Embracing Authenticity

“When you’re engaged and involved and choosing to enjoy your own life it doesn’t matter where you are, or frankly, what negative things get hurtled at you. You’ll still find happiness because it’s not about where you are, it’s about who you are.” -Rachel Hollis

“I think…. I think… I am struggling with being tr… transgender.”

The words fumbled out of my mouth like a toddler just trying to take their first steps. I remember that day clearly - it was the first day, after a month of struggling internally with this new reality, that I was to say the words aloud that would forever change my life. Just moments earlier, I remember driving several times around the block that held our local LGBT center, even going to the process of parking around the corner so as to not be seen or recognized even stepping foot into the center.

Things in my life have changed so much in the past year. I went from being a shy, anxious guy in women’s clothing to fully embracing myself as Ellie within a matter of weeks. And while I might have seemed confident on the outside, the truth is that this change was not only about my external appearance and getting over this new reality of my life, but it was a huge shift in allowing myself to come out as a confident person in general.

It’s a funny thing to think about the process of coming out.

There are times when I look back and don’t even realize the process that it’s taken me to get here. Then there are other times when I am overwhelmed at the process that I’m still working through. Part of me wonders if there will ever be a time when I don’t have to come out to people, but who knows? It’s not a part of me that I can hide, despite how the clothing, makeup, mannerisms, and hair make me look - deep down, I know the truth, and I am painfully aware of that. It’s a delicate balancing act, and my ability to see one side over the other and celebrate this life is a constant reminder of how bittersweet my new life is.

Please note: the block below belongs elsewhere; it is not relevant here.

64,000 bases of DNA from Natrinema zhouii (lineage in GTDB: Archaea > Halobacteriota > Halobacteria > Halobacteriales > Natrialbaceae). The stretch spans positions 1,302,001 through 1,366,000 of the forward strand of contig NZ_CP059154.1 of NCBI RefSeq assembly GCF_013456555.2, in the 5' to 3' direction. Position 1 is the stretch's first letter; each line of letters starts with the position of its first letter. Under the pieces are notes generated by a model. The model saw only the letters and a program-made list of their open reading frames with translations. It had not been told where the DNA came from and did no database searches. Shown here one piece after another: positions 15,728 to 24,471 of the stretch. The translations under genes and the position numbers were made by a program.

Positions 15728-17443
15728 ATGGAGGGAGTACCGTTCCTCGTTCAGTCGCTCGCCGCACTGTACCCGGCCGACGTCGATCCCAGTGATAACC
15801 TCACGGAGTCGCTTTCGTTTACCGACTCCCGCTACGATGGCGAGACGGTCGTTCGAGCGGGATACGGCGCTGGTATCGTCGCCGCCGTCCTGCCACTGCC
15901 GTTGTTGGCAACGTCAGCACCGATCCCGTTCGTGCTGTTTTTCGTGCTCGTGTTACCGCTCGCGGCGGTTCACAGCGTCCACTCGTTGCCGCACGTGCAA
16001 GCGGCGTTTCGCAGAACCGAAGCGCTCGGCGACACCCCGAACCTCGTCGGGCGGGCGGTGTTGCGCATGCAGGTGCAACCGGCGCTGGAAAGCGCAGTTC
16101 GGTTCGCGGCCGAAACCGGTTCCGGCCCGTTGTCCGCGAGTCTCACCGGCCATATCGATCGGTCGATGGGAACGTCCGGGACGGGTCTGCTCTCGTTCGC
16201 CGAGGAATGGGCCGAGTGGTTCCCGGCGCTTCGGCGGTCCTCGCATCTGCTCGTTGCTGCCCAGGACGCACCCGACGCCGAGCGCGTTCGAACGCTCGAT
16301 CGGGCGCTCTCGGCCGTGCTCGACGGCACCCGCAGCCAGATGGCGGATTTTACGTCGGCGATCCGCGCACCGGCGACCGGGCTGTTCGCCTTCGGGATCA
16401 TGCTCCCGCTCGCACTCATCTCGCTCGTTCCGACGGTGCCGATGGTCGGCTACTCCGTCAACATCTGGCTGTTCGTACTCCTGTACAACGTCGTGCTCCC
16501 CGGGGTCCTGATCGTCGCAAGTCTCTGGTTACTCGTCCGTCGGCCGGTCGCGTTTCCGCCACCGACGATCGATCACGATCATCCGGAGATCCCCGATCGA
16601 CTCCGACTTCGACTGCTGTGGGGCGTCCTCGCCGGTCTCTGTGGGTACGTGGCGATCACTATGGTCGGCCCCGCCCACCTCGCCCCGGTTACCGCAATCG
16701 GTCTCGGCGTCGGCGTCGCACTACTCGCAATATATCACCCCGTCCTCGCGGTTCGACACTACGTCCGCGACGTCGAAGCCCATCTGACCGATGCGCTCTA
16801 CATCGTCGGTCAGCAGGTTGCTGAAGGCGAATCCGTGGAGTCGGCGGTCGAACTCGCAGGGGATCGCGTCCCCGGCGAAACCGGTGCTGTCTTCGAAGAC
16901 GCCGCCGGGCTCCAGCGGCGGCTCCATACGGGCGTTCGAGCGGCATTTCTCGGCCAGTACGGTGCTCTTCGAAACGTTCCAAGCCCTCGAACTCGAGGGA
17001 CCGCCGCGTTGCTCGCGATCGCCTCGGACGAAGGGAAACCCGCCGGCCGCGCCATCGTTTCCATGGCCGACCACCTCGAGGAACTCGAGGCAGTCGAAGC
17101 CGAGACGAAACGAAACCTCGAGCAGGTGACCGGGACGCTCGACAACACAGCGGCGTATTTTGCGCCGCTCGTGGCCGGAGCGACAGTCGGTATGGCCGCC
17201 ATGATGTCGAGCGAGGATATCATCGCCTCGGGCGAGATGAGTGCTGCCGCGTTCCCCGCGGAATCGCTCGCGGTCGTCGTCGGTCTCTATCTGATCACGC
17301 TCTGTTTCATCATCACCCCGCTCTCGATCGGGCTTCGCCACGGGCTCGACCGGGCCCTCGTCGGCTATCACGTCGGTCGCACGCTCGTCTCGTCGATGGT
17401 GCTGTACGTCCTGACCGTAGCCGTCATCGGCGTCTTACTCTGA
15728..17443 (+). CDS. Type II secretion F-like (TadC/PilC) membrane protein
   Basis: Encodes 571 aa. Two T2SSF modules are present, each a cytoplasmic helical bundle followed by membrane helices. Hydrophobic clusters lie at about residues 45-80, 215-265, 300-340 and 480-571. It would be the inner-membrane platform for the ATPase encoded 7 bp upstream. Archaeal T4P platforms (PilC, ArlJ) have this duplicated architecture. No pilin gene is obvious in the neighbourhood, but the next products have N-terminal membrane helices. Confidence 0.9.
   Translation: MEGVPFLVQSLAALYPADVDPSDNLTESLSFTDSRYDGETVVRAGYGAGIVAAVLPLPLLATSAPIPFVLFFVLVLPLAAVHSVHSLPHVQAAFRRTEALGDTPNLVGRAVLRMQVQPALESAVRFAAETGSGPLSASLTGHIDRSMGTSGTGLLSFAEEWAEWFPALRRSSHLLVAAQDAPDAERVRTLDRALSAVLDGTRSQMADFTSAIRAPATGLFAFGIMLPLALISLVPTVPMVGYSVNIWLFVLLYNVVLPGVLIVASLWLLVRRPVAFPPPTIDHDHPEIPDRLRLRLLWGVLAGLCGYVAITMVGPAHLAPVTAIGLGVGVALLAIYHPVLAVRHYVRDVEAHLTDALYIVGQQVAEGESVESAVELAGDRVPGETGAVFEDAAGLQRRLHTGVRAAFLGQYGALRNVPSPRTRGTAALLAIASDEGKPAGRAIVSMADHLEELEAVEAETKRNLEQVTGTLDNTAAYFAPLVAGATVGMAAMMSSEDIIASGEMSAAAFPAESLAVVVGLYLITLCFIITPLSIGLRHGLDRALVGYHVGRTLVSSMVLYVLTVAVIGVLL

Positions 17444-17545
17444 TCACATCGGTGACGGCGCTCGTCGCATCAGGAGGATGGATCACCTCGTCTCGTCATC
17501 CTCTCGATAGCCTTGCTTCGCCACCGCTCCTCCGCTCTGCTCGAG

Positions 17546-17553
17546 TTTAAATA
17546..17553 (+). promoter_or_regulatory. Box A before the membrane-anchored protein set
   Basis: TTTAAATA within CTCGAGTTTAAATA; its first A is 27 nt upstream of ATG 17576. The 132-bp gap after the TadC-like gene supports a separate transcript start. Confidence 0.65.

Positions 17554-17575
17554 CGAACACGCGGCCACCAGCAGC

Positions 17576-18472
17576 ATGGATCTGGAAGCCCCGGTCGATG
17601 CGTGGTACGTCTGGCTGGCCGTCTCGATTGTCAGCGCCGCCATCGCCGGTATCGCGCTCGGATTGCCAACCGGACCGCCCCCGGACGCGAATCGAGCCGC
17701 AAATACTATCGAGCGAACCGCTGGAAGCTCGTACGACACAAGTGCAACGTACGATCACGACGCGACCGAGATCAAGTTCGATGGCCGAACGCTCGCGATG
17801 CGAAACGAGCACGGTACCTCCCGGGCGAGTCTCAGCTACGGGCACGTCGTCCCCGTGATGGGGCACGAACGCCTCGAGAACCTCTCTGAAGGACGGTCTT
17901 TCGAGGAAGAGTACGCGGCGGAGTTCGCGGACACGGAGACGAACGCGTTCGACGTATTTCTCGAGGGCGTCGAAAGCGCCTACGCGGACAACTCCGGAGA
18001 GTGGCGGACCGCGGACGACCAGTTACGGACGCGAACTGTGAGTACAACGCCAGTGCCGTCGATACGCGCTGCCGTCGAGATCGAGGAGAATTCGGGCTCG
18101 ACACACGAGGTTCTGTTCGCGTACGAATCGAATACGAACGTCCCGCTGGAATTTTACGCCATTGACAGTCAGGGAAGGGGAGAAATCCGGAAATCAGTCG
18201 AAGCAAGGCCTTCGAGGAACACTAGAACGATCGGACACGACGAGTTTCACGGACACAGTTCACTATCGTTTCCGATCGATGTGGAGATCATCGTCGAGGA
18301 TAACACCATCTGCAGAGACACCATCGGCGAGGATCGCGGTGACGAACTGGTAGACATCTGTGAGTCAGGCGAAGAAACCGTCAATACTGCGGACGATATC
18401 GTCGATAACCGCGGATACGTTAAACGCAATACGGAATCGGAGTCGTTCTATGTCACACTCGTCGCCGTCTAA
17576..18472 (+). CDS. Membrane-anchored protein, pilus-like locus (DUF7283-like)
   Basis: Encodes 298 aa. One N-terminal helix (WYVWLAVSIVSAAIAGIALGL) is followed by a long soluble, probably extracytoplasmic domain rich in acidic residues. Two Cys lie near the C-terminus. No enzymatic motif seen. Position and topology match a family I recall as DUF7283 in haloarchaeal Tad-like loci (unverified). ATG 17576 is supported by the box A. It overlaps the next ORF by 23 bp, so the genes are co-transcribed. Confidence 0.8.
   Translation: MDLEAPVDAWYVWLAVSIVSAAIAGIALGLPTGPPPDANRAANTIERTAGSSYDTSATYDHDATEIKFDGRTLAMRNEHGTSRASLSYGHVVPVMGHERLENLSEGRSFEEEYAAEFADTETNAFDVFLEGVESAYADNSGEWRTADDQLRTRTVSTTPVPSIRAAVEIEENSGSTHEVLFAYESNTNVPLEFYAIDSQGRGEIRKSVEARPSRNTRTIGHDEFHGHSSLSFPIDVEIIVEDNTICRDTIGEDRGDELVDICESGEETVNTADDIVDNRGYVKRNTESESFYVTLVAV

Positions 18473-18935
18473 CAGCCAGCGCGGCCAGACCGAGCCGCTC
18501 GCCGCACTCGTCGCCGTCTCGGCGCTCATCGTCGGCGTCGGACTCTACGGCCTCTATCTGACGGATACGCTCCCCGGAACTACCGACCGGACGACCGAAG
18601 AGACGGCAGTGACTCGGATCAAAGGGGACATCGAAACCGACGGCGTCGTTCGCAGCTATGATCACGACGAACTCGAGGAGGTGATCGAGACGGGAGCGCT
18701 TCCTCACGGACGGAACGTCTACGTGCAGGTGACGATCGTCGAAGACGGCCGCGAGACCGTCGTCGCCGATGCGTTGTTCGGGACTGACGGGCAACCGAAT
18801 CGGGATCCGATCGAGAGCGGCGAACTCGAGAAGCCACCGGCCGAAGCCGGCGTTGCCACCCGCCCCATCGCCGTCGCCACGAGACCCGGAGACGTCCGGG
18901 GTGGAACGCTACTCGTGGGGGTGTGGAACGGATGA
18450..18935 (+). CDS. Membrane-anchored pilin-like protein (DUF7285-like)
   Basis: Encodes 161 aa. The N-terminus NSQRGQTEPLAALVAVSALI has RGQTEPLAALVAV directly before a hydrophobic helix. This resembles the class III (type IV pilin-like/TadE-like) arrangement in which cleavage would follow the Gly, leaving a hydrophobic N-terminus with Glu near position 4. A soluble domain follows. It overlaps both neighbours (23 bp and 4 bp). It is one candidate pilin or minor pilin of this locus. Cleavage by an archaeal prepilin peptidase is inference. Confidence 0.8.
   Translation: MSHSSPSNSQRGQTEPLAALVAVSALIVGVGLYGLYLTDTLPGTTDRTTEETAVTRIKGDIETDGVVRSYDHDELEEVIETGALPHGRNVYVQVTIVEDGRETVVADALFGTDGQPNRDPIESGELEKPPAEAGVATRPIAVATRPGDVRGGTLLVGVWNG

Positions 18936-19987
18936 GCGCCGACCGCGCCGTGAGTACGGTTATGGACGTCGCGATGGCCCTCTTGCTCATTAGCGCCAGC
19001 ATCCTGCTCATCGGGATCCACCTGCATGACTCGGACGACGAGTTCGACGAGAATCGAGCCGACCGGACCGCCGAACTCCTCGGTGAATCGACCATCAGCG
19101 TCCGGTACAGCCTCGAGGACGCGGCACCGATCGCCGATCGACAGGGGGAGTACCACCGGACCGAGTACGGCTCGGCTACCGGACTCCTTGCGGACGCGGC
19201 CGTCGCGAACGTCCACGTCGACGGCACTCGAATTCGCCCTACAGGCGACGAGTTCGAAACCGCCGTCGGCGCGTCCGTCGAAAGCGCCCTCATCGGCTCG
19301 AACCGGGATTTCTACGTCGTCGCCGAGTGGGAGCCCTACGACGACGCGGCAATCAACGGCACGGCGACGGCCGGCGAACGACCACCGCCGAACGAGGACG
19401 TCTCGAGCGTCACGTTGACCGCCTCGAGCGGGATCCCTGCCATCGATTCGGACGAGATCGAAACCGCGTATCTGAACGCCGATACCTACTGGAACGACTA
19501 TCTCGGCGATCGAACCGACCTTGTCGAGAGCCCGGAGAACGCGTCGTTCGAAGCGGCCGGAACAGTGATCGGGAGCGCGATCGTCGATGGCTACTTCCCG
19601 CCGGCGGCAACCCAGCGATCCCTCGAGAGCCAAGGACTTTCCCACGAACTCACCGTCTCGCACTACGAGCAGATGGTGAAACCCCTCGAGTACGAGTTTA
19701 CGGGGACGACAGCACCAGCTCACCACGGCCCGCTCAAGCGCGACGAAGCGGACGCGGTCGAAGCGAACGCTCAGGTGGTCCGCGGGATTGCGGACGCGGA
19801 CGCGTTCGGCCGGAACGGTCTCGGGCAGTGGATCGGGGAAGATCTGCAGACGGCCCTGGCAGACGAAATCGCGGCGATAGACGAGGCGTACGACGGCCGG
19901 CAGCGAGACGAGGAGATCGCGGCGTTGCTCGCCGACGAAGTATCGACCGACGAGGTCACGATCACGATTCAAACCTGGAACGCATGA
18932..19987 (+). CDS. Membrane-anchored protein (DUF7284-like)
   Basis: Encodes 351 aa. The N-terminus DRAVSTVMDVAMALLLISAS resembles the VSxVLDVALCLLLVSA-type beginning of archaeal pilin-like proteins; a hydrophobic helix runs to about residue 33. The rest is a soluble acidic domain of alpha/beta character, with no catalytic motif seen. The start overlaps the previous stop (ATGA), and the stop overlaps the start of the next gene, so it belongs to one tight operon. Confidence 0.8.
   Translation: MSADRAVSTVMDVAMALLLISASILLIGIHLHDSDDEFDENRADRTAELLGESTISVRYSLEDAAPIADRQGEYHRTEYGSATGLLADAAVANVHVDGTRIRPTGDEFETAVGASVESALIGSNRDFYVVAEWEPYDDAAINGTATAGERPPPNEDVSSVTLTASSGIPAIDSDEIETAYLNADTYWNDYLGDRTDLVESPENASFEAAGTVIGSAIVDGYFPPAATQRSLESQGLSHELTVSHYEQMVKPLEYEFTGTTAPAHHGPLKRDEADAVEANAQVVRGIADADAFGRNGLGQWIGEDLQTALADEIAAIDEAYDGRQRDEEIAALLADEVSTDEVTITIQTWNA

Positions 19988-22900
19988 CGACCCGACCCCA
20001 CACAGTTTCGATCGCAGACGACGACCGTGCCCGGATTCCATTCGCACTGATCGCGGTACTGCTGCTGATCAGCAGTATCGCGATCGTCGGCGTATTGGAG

In spring of 2017, not long after that initial visit to the LGBT center, I came out to my wife. And while our relationship continues to evolve since then (as it has since we first met in 1999…), one of the big milestones in my transition was the night we spent away out at the Chukchansi Resort. I remember for the first time dressing fully as a female, allowing Jen to apply makeup, and then the fear and apprehension that struck when the proposal was made to walk through the hotel lobby and out to the car. I’d like to say that I got over it and strode out in confidence, but truth be told, I changed clothes, kept the makeup on along with my Mary Janes, and tried hard not to have a panic attack as we walked through the hotel lobby and out to the car, then again when we drove to the neighboring town to buy bottled water at the grocery store. But the first step had been done, and from that point, my outward transition would only gain momentum as I prepared to introduce Ellie to the world for the first time.

There have been many milestones in my life since then - my first manicure. My first pedicure. My first trip to the salon. The first time shopping in the women’s section of the clothing stores. My first time out in heels. Each time, the fear and apprehension is at an all-time high. “Will someone recognize me?” “Will I be outed?” “Will someone confront me?” Each time has made these steps easier, but even so, the fears are still there. At this point, i don’t know if I will ever reach a point in my life where I won’t wonder when I’m looking at dresses or makeup when someone won’t point, stare, or make a comment. It’s just a part of the journey, and in order to embrace it, I must first embrace myself and my own truth.

And then there’s the bathroom issue.